Dr. Jerome Marco took a bleacher seat at the 50-yard line of newly named Jerome M. Marco Stadium at Walt Whitman High School, where he served as principal for 29 years.
Marco’s slogan for Whitman was “Pride + Determination = Success,” and before him were many signs of the school’s recent successes. Many of the current seniors took the SAT last year, when Whitman averaged 1234, the top among county schools. The Vikings football team, undefeated throughout 2003, played their homecoming game against Quince Orchard, and at halftime, the 2003 state champion poms squad performed. Whitman’s symphonic band serenaded Marco with the “Mr. Rogers’ Neighborhood,” a personal favorite for a man who swears by a book entitled “The Wisdom of Fred Rogers.”
FRIDAY’S FESTIVITIES were part of a weekend Whitman dedicated to honoring Marco for his 29 years at Whitman. Throughout the preceding week and through the weekend, Whitman students, alumni, parents and staff described ways that Marco inspired the Whitman community.
Ben OuYang, now an assistant principal at Whitman, recalled accepting the position after several years as a guidance counselor at the school.
“I was scared of being an assistant principal,” OuYang recalled, and he told Marco, “I don’t want to fail you.”
Marco responded, “It’s my job to see to it that you don’t fail.”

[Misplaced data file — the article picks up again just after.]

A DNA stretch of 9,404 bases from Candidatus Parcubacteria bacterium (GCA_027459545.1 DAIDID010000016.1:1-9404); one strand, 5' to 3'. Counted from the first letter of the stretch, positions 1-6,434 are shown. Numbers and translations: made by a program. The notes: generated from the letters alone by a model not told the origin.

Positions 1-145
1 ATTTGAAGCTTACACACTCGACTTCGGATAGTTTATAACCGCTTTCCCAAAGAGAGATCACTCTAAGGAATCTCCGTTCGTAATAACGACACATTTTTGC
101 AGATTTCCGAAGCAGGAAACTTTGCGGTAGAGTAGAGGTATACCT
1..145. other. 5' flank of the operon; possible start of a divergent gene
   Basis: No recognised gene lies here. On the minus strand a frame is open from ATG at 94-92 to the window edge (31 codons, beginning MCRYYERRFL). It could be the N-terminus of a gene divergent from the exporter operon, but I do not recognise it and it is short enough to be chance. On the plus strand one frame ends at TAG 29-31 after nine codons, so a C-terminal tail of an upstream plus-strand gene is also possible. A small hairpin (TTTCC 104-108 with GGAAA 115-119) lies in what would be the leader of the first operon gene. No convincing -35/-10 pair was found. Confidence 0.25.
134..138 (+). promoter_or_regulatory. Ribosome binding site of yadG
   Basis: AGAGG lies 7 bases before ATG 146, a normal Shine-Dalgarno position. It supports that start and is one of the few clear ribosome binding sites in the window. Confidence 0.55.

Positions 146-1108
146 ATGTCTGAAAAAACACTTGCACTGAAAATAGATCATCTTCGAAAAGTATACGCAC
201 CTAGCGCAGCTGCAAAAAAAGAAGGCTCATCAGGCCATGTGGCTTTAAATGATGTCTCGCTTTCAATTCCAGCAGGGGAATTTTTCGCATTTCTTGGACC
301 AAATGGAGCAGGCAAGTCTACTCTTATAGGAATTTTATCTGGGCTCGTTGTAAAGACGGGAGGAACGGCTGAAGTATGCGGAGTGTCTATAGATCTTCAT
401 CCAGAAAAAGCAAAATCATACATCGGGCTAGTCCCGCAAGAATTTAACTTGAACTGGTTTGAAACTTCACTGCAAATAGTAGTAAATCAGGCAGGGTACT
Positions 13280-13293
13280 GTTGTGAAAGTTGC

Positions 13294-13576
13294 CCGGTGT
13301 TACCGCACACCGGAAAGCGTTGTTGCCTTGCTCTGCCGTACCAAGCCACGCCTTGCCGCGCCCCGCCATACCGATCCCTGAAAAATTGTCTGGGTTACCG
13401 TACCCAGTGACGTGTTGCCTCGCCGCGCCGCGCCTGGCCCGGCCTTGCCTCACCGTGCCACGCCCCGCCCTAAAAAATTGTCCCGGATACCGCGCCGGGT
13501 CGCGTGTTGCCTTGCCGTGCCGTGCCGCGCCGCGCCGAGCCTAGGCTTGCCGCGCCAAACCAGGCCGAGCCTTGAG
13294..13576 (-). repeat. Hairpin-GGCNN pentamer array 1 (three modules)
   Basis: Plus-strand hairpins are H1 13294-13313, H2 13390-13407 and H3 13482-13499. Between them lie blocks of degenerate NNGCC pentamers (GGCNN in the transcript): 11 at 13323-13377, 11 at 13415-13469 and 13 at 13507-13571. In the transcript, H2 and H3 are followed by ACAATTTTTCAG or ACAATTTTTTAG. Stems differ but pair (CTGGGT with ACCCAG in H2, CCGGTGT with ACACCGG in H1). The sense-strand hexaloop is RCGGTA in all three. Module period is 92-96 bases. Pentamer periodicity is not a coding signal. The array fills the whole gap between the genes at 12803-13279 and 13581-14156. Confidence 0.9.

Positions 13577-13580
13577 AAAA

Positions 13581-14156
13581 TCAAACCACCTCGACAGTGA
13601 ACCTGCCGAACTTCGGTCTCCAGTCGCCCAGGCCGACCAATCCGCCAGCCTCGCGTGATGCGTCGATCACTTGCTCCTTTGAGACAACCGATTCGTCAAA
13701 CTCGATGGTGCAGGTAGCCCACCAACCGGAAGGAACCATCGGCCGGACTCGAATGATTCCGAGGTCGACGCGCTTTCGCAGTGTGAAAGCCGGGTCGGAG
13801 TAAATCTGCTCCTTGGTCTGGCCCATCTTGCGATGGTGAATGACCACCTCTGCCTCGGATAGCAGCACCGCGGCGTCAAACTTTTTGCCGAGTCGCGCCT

Whitman students who received straight As on their report cards or were about to play in a championship game would receive personal handwritten notes from Marco, recalled Patricia O’Neill, vice president of the Montgomery County Board of Education.
Kate Stern, a Whitman parent, said her daughter received a personal note from Marco when she started a new student publication. Stern’s daughter still has the note on her bulletin board in college.
Whitman athletes and coaches were accustomed to seeing Marco before a big game, or on the sidelines as the game went on. Blake Maynard, a Whitman senior on the varsity football team, said a pep speech from Marco was a routine for the Vikings.
“Before every game, he came and talked to us … all about Whitman pride, how important the school is, and how important it is to keep the tradition going.”
“There were many times when he would come out and watch some or all of the game,” said David Magathan, a math teacher and athletic director at Whitman. “Baseball games, softball games, cross country meets, soccer games, he was out at all of them.”
Maynard said it wasn’t Marco’s style to be aggressive or get worried when a student was having trouble. “He’d tell you what you did wrong and how to take it. … He’s a really good guy; really an original.”
ON SUNDAY, more than 300 people met at Whitman’s theater for another tribute from speakers, including Montgomery County Councilmember Howard Denis (R-1), Board of Education Vice President Patricia O’Neill, Superintendent Jerry Weast, Quince Orchard Principal Daniel Shea and Jeff Luse, president of Whitman’s student government.
Marco’s comments followed a speech by Luse. “I never had any fear about getting a Whitman student up to speak, because they were never very good at bragging about their own accomplishments,” Marco said.